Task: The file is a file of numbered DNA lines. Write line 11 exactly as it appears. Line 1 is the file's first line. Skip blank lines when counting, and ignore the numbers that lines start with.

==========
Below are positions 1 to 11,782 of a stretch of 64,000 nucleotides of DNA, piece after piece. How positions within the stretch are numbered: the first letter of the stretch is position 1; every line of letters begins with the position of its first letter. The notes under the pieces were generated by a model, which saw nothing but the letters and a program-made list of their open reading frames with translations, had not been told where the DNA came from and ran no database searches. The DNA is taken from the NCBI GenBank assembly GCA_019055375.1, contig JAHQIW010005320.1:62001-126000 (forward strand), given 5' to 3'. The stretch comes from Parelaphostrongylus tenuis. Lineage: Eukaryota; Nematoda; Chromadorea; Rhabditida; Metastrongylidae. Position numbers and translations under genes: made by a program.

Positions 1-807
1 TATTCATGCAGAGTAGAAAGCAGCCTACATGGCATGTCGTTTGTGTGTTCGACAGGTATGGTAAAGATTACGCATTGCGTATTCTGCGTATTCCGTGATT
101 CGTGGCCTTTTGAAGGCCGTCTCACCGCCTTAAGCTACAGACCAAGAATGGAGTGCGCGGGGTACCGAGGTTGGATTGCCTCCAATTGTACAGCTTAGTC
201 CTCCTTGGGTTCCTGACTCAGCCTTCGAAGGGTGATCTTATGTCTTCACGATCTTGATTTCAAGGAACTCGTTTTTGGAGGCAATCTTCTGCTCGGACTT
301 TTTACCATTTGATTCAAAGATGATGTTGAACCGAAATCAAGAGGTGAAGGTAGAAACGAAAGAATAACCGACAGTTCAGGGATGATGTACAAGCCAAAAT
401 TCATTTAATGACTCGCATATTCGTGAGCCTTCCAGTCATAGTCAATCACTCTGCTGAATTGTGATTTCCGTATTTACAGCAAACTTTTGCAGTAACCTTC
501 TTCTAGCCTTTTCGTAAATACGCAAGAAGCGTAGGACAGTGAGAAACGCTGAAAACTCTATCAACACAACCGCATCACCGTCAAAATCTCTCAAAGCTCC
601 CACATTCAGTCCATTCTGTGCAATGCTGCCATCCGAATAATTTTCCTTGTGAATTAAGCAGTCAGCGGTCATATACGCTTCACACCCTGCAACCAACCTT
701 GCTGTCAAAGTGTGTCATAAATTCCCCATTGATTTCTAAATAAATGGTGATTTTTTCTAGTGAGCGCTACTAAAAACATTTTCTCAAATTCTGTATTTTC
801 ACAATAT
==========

801 ACAATAT